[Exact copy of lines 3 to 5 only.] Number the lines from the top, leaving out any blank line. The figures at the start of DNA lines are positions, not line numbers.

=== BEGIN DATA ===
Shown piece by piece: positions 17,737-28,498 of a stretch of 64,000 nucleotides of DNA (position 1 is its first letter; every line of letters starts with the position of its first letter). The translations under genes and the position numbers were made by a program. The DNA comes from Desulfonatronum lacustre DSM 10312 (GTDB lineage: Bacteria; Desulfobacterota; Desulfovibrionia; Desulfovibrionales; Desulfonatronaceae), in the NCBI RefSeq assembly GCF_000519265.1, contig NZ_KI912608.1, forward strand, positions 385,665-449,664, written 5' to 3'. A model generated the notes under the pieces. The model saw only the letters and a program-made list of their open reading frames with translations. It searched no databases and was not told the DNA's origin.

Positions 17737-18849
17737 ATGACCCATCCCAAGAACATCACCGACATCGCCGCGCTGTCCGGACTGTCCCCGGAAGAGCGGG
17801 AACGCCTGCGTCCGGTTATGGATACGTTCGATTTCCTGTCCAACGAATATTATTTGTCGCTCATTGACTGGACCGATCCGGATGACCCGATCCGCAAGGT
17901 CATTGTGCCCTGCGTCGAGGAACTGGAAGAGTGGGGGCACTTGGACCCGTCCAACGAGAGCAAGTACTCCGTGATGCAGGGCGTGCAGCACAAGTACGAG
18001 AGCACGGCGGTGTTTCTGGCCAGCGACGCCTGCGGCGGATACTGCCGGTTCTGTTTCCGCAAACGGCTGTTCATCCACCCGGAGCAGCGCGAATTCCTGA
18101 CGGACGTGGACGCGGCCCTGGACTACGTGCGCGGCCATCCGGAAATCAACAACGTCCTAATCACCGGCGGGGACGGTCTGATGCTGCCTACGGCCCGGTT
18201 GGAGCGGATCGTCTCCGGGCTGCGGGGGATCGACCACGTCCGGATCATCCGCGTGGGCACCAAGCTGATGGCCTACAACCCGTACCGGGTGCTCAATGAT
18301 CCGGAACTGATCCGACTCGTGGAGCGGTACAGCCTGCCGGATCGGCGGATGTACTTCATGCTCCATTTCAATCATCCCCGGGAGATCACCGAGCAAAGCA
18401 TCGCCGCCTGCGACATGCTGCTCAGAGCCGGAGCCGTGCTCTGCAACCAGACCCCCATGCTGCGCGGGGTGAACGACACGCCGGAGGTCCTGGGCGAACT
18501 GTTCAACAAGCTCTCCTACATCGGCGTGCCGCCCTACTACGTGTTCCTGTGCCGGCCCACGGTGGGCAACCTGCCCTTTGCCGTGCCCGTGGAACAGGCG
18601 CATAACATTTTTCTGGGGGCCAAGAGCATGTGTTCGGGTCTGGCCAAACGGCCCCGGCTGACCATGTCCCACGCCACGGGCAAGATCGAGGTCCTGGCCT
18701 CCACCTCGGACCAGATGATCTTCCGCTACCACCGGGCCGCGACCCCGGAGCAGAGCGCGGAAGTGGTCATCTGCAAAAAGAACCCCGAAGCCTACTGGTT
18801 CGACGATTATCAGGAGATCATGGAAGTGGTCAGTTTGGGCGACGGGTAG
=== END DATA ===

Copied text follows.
17737 ATGACCCATCCCAAGAACATCACCGACATCGCCGCGCTGTCCGGACTGTCCCCGGAAGAGCGGG
17801 AACGCCTGCGTCCGGTTATGGATACGTTCGATTTCCTGTCCAACGAATATTATTTGTCGCTCATTGACTGGACCGATCCGGATGACCCGATCCGCAAGGT
17901 CATTGTGCCCTGCGTCGAGGAACTGGAAGAGTGGGGGCACTTGGACCCGTCCAACGAGAGCAAGTACTCCGTGATGCAGGGCGTGCAGCACAAGTACGAG